• In comparison with other solutions, the invention affords the advantage that the chip card 2 can signal to the chip card communications partner at any time that it would like to initiate data interchange.
  • The above description of the exemplary embodiments in accordance with the present invention serves only to illustrate and not to restrict the invention. Various changes and modifications are possible within the scope of the invention without departing from the scope of the invention and its equivalents.

Claims (13)

1. A communications system comprising a chip card and a chip card communications partner, wherein the chip card has a module for initiating data interchange with the chip card communications partner.
2. The communications system of claim 1, wherein the chip card has a standard interface.
3. The communications system of claim 2, wherein the chip card has a plurality of standard interfaces.
4. The communications system of claim 1, further comprising a plurality of chip card communications partners, wherein the chip card module initiates data interchange with the plurality of chip card communications partners.
5. The communications system of claim 2, comprising an additional line, which is not part of the standard interface, and is for transmitting an initiation signal.
6. The communications system of claim 2, wherein the standard interface corresponds to the ISO-7816 standard.
7. A method for interchanging data between a chip card and a chip card communications partner, wherein the chip card initiates data interchange.
8. The method of claim 7, wherein the data interchange is initiated by signaling using a standard interface.
9. The method of claim 8, wherein the data interchange is initiated by signaling using a plurality of standard interfaces.
10. The method of claim 7, wherein the chip card initiates the data interchange with a plurality of chip card communications partners.
11. The method of claim 7, wherein the data are interchanged via a first interface, and the initiation is effected via a second interface.
12. The method of claim 8, wherein the standard interface corresponds to the ISO-7816 standard.
13. A communications system comprising a chip card and a chip card communications partner, wherein the chip card has a means for initiating data interchange with the chip card communications partner.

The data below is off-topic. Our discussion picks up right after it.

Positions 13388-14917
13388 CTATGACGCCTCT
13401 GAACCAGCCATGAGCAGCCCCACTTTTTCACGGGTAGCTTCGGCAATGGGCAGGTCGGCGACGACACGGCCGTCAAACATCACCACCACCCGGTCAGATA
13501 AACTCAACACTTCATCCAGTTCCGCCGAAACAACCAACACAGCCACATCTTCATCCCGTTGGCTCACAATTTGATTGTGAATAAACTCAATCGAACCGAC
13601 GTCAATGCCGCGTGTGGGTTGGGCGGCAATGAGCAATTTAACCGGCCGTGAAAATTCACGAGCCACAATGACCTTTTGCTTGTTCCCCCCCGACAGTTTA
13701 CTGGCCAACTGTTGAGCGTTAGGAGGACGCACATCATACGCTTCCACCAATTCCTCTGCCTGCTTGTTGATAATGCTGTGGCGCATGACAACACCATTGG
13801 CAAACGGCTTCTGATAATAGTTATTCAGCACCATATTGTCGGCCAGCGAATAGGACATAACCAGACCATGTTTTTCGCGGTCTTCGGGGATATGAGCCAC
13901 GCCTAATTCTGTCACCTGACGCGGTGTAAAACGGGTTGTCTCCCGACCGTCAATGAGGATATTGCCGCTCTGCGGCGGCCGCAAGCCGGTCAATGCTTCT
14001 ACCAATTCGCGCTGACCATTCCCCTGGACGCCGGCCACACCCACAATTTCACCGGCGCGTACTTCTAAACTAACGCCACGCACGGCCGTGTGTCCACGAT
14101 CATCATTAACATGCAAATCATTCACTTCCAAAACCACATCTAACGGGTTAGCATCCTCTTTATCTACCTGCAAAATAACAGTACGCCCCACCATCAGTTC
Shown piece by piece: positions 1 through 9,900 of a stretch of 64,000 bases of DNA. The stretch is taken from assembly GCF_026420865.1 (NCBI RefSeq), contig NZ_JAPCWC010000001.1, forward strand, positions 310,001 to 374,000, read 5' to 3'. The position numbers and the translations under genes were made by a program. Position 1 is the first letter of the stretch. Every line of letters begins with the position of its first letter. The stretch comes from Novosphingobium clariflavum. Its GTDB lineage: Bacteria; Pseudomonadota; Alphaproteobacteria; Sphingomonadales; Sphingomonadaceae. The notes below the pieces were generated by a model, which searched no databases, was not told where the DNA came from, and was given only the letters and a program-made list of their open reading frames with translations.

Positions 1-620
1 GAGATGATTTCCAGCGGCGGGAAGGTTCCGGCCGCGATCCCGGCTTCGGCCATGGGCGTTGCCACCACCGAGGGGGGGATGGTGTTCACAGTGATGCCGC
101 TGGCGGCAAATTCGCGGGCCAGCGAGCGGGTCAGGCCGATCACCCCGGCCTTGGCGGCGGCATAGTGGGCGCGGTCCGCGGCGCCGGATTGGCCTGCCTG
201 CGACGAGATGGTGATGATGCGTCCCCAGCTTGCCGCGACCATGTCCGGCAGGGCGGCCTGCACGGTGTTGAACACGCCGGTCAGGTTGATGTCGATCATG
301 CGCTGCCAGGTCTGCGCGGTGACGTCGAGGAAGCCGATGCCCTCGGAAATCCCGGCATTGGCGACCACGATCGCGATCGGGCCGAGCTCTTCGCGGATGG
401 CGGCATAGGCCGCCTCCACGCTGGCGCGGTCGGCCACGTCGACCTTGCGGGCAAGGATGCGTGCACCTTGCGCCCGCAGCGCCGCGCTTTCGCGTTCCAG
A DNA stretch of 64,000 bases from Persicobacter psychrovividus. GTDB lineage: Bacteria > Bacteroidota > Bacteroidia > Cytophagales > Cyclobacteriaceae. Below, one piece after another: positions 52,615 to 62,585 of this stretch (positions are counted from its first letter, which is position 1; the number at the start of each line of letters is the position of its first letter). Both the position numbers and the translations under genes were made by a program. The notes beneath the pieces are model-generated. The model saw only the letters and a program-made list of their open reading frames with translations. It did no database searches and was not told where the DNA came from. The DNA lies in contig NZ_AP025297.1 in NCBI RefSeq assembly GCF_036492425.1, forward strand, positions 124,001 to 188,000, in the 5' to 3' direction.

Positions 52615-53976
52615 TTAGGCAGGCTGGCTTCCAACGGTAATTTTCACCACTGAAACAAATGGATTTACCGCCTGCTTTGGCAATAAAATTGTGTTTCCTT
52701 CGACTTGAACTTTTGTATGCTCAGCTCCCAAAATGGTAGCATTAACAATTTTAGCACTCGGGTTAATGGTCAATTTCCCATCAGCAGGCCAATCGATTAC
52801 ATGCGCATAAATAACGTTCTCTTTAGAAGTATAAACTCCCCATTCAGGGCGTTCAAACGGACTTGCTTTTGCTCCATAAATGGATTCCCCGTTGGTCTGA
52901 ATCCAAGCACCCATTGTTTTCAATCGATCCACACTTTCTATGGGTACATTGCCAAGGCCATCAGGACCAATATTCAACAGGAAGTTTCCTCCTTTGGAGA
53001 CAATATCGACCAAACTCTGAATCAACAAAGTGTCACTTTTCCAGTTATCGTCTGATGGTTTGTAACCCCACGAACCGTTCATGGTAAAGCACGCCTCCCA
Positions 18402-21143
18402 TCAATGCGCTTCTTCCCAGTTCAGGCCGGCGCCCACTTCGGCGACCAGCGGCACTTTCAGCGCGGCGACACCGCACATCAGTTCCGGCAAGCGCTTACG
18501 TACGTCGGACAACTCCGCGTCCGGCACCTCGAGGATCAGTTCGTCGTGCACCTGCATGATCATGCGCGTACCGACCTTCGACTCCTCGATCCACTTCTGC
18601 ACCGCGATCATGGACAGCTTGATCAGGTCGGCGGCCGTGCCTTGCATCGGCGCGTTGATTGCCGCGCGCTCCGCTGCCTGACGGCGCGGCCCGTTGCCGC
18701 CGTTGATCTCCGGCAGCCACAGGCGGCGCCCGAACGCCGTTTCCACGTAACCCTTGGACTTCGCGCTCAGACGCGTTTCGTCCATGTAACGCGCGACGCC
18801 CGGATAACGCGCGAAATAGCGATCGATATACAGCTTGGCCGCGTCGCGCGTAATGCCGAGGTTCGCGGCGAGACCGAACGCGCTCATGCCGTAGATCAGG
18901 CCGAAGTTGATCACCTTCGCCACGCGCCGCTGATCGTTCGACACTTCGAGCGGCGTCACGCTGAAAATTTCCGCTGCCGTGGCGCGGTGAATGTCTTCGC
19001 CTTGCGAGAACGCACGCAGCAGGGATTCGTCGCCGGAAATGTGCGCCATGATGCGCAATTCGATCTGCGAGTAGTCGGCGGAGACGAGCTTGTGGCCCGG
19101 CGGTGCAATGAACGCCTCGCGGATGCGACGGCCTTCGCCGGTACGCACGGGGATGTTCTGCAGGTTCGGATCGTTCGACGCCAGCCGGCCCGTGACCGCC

US11/119,426 2004-05-14 2005-04-28 Communication system Abandoned US20050252962A1 (en)

Priority Applications (2)

Application Number Priority Date Filing Date Title
DE102004024158.9 2004-05-14
DE200410024158 DE102004024158B4 (en) 2004-05-14 2004-05-14 Communication system and method for exchanging data

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US20050252962A1 true US20050252962A1 (en) 2005-11-17

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US11/119,426 Abandoned US20050252962A1 (en) 2004-05-14 2005-04-28 Communication system

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DE (1) DE102004024158B4 (en)
FR (1) FR2873218A1 (en)

Cited By (2)

* Cited by examiner, † Cited by third party
Publication number Priority date Publication date Assignee Title
US20080071856A1 (en) * 2006-09-19 2008-03-20 Denso Corporation Network system, network device, and program product
FR2953959A1 (en) * 2009-12-16 2011-06-17 Oberthur Technologies Card microcircuit adapted to send a signal to an external device to initiate a communication

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US5847372A (en) * 1994-03-02 1998-12-08 Clm Combicard Licence Marketing Gmbh & Co Kg Chip card
US6151647A (en) * 1998-03-26 2000-11-21 Gemplus Versatile interface smart card
US6157966A (en) * 1997-06-30 2000-12-05 Schlumberger Malco, Inc. System and method for an ISO7816 complaint smart card to become master over a terminal
US6439464B1 (en) * 2000-10-11 2002-08-27 Stmicroelectronics, Inc. Dual mode smart card and associated methods
US6442532B1 (en) * 1995-11-13 2002-08-27 Transaction Technology Inc. Wireless transaction and information system
US6543690B2 (en) * 2000-12-04 2003-04-08 Schlumberger Malco, Inc. Method and apparatus for communicating with a host
US20040035930A1 (en) * 2001-10-31 2004-02-26 Shigeru Arisawa Ic chip and information processing terminal
US6705531B1 (en) * 2001-07-02 2004-03-16 Bellsouth Intellectual Property Corp. Smart card system, apparatus and method with alternate placement of contact module
US6747546B1 (en) * 1999-02-26 2004-06-08 Rohm Co., Ltd. Data communication transponder and communications system employing it
US6764018B1 (en) * 2002-05-30 2004-07-20 Bellsouth Intellectual Property Corporation Secure autodial identification card system and method